The modems can provide dynamically more than 150 Mbit/s on the outbound link, and up to 24 Mbit/s on the inbound link, well in excess of terrestrial ADSL or cable connections. This technology is currently deployed for 30 satcom services worldwide.

Many technical features of these new modems are directly derived from past ARTES projects, including higher-order modulations, advanced forward error correction schemes, adaptive coding and modulation on both inbound and outbound links, Internet Protocol- friendly link layer encapsulation, and efficient framing of data.

Satcoms and socio-economic issues

Although this is often overlooked, satcoms have a huge impact on society and economy.

Close to half a billion households worldwide receive more than 37.500 television programmes directly from geostationary satellites. Of these, about 40% are in emerging countries. In Europe alone, 80 million households receive information and entertainment directly via satellite TV, while cable TV is fed by satellite for another 66 million households.

ARTES supports R&D for products to deliver the next generation of TV services, including 4k.HDTV, Ultra HDTV, stereoscopic and multi-view 3DTV.

For example, ARTES supported Newtec M6100 Broadcast Satellite Modulator, which provides more efficient and adaptable ways of processing signals for digital TV broadcasting at a lower cost. This not only increases reliability and expands bandwidth usage, but also reflects the ever-evolving nature of the telecom business by being “future proof” – a platform with technology for systems that have yet to be built (it collected the 2013 Teleport Technology Award for Excellence in Washington).

Satellite television has become a fixture of modern life, but consumers want to be able to watch TV on different devices at various locations around their homes.

An ARTES supported Global Invacom system, based on SES- Astra’s SAT-to-IP protocol developed with support from ARTES, makes it possible to stream up to six different television programmes simultaneously and can be configured for 32 end-users for a total of 192 channels without requiring separate satellite decoder boxes or extensive coaxial cabling.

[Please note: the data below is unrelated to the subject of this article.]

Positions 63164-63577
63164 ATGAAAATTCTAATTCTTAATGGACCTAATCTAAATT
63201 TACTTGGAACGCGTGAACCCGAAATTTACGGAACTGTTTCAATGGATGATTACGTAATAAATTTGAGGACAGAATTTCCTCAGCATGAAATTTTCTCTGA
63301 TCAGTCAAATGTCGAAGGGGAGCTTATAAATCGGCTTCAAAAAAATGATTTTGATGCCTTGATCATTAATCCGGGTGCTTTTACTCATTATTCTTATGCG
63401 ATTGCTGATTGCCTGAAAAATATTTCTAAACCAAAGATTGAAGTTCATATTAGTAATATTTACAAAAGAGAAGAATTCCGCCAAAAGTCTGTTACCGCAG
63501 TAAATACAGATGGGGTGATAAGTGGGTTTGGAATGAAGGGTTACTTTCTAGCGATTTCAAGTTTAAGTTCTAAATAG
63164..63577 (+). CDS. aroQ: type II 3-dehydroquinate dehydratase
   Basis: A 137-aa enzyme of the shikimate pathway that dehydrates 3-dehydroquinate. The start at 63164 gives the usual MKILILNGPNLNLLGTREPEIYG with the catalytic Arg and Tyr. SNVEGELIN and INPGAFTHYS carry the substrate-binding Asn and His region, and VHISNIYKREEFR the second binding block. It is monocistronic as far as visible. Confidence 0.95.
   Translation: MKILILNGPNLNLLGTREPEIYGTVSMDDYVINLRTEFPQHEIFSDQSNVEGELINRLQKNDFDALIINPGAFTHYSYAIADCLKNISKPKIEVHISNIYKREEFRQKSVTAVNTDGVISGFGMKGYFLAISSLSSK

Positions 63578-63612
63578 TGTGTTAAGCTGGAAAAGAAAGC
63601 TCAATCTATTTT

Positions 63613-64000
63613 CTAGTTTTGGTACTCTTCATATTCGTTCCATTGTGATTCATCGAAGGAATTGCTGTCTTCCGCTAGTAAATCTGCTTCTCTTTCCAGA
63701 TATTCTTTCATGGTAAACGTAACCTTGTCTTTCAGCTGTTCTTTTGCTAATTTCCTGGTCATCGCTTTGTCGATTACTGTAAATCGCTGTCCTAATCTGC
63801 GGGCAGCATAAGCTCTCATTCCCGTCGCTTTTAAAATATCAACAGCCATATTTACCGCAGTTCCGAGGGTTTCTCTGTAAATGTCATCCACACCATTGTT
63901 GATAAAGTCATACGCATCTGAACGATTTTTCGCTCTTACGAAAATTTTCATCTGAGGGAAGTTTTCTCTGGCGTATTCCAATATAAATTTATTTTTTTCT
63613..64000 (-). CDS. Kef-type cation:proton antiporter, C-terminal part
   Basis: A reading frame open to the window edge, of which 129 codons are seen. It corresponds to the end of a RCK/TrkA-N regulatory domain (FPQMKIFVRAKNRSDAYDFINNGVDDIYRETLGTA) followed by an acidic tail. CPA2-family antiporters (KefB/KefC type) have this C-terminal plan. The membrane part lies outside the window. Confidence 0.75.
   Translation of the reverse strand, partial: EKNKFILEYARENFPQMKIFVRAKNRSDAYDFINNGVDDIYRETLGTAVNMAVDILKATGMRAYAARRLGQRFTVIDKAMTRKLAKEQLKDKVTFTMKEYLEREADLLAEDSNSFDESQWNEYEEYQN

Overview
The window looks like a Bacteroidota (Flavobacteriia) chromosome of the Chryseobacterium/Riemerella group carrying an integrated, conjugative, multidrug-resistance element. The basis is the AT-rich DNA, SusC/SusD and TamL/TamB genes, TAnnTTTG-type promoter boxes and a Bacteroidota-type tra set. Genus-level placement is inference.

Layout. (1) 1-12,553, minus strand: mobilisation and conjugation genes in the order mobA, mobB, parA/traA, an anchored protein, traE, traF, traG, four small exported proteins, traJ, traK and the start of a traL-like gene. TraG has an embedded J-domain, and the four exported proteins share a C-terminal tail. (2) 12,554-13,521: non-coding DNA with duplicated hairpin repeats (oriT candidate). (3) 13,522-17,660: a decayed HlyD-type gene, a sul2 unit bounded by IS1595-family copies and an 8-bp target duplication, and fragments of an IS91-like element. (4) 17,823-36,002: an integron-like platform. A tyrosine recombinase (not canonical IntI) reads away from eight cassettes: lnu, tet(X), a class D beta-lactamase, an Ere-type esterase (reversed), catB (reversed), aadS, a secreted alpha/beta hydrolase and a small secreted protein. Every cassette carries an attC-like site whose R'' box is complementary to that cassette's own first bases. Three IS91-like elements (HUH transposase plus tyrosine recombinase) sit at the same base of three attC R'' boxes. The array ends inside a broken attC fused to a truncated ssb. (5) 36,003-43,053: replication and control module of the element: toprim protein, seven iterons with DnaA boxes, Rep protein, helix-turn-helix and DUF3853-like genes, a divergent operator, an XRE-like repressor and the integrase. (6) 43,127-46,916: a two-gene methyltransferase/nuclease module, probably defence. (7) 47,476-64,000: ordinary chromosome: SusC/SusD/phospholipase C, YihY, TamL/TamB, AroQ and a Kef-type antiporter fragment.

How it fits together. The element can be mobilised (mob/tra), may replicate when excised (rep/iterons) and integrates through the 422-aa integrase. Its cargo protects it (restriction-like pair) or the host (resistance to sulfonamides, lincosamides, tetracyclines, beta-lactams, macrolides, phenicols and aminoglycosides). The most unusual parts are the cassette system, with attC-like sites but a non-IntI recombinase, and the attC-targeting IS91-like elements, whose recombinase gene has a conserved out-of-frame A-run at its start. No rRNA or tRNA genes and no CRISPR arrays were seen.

Satellite broadband, as the only way able to connect users, immediately and cost-effectively, no matter where they are located – mountains, islands, remote or sparsely populated areas – was the key to helping the European Commission achieve its 2013 Digital Agenda for Europe target of 100% coverage with basic broadband.

Today, ARTES supports maritime broadband with MediaMobil/SASS@Sea

Development of the world’s poorest countries is empowered through access to communications technology via satellite communications. Through satcoms, developing nations have immediate access to some of the world’s most advanced technology. For example, modern communications satellites can provide African users with access to technologies - such as broadband connectivity, IP data, and 3G communications – in a highly cost-effective manner.

An example is the ARTES SatFinAfrica project, supporting African countries with money transfer branches and ATMs, each equipped with a satellite terminal to connect the outposts, providing small local businesses with the financial services needed to grow.

Satellites offer the only connection available in the high seas. And internet connections on planes, cruise ships and oil platforms are made possible via mobile satcoms.

Another maritime application example is the European-based SAT-AIS, an ESA initiative in partnership with EMSA, the European Maritime Safety Agency, and industry. Within ARTES, ESA has started the development of 2 micro-satellites supporting the SAT-AIS network of satellites in cooperation with LUXSPACE and exact Earth Europe.

In case of emergency…

It is important to understand that satcoms also provide lifesaving services. Maritime distress signalling is a lifesaving service made possible by satcoms, for example.

Satellite communications dramatically impact our ability to effectively plan, coordinate and respond to emergencies and natural disasters. At times of disaster, when other communications systems are either destroyed or overloaded, satellite communications equipment can be used immediately to support relief efforts.

In the aviation sector, the ARTES Iris programme will contribute to the modernisation of air traffic management by providing digital datalinks to cockpit crews in continental and oceanic airspace.

ESA is implementing the design phase of Iris in cooperation with the European Commission, the SESAR Joint Undertaking, Eurocontrol, European space industry, air navigation service providers and aviation stakeholders.

Military and security infrastructure
Maritime distress signalling is a lifesaving service made possible by satcoms

Satcoms can also support peacekeeping missions, and provide aid to troops abroad and border security around the world. Satellite connections are typically the only link remote troops have to home and provide probably the most robust communications solution for use in a security or military environment. Satcoms are a building block for the Common Security and Defence Policy.

Autonomy of decision making and of actions at an EU level requires autonomy of operational infrastructures and of access to information. Satcoms’ capacity to instantly cover most of the world, to provide a back up to strategic communication, to provide secure and resilient communication are thus crucial.

No such services could exist without communication satellites in orbit, which require substantial investment by both industry and operators.

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See also


An interplanetary transportation system


Norway’s pioneering use of microsatellites